In the Upper Midwest Federal Milk Marketing Order, roughly one-third of the milk came from herds that had 1,000 or more cows. "Roughly" is the key word, as some assumptions must be made when sifting through data generated by Corey Freije in the Upper Midwest's FMMO office in Minneapolis, Minn.
Those assumptions include using a 66.5-pound daily production average, which was the average milk production per cow in Wisconsin this past July. Since most would assume that larger dairies tend to have higher daily production averages, using a number greater than 66.5 pounds per day would drive the herd size extrapolation down in the opening statement.
However, no one can dispute the summary statement made by Freije in his recently posted paper, "Analysis of component levels and somatic cell count in individual herd milk at the farm level."
"The smallest producers marketed less than 3 percent of the milk while the largest producers, those shipping over 1.5 million pounds (per month), marketed more than a third of all milk," wrote Freije. To review Frietje's entire paper, click the link.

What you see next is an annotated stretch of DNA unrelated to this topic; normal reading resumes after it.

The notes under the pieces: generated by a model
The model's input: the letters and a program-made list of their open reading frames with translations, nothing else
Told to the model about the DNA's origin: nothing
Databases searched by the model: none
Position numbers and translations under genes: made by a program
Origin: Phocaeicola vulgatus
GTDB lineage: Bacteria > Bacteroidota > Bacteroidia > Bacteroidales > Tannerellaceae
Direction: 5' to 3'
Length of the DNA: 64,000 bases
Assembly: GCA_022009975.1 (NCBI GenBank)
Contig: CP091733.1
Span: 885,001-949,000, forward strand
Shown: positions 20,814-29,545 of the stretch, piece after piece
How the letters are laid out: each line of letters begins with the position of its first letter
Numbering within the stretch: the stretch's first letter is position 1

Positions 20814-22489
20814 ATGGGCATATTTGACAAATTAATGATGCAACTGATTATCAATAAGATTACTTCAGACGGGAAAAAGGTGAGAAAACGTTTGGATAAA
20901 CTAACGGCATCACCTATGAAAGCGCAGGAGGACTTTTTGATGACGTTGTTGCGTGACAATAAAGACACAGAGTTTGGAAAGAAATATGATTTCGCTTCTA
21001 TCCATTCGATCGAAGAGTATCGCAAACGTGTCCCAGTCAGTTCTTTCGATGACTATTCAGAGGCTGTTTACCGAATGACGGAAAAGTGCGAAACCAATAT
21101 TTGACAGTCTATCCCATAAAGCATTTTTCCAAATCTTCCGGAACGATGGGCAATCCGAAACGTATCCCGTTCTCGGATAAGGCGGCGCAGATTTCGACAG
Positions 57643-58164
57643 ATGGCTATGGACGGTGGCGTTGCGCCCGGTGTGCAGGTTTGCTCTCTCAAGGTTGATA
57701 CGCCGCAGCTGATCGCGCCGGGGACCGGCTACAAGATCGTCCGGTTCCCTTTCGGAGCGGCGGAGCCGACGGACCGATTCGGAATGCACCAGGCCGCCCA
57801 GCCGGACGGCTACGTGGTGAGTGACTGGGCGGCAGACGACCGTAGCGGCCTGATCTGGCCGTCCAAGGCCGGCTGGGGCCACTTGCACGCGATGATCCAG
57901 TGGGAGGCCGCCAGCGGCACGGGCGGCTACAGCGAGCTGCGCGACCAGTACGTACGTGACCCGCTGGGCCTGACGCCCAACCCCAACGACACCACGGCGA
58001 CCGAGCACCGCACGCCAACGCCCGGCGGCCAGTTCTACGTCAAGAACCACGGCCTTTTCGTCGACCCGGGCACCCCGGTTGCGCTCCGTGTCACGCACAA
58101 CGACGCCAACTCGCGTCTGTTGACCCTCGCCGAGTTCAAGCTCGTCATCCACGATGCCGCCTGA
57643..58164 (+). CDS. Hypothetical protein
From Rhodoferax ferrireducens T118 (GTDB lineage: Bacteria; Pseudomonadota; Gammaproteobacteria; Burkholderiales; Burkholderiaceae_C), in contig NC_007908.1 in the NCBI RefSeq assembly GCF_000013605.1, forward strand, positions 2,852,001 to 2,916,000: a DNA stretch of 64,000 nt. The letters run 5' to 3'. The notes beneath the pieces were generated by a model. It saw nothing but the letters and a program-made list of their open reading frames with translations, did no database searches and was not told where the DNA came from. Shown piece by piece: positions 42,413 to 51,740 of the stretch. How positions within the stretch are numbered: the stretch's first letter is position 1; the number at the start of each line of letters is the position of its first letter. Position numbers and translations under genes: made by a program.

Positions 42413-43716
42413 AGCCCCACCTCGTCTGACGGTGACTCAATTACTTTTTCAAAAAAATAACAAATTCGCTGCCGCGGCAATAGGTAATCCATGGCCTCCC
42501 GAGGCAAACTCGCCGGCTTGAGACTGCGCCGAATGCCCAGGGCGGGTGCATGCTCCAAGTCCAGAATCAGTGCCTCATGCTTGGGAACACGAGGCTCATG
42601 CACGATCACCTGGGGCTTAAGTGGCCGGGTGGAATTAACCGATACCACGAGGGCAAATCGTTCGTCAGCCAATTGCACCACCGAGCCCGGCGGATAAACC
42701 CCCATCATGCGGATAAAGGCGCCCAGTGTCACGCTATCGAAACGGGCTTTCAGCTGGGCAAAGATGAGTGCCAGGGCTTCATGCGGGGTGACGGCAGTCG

As for the average in the seven-state region that consisted of Wisconsin, Minnesota, South Dakota, North Dakota, Illinois, Iowa and Michigan's Upper Peninsula . . . "The monthly average pounds of milk marketed was 261,222 pounds; however, 80 percent of the producers had marketings below that average."
At 261,222 pounds per month with a 66.5-pound tank average, that would net 131 milk cows.
While it's true herd sizes continue to grow, the Upper Midwest dairy industry remains quite diversified . . . especially compared to other regions of the U.S.
(c) Hoard's Dairyman Intel 2015
December 14, 2015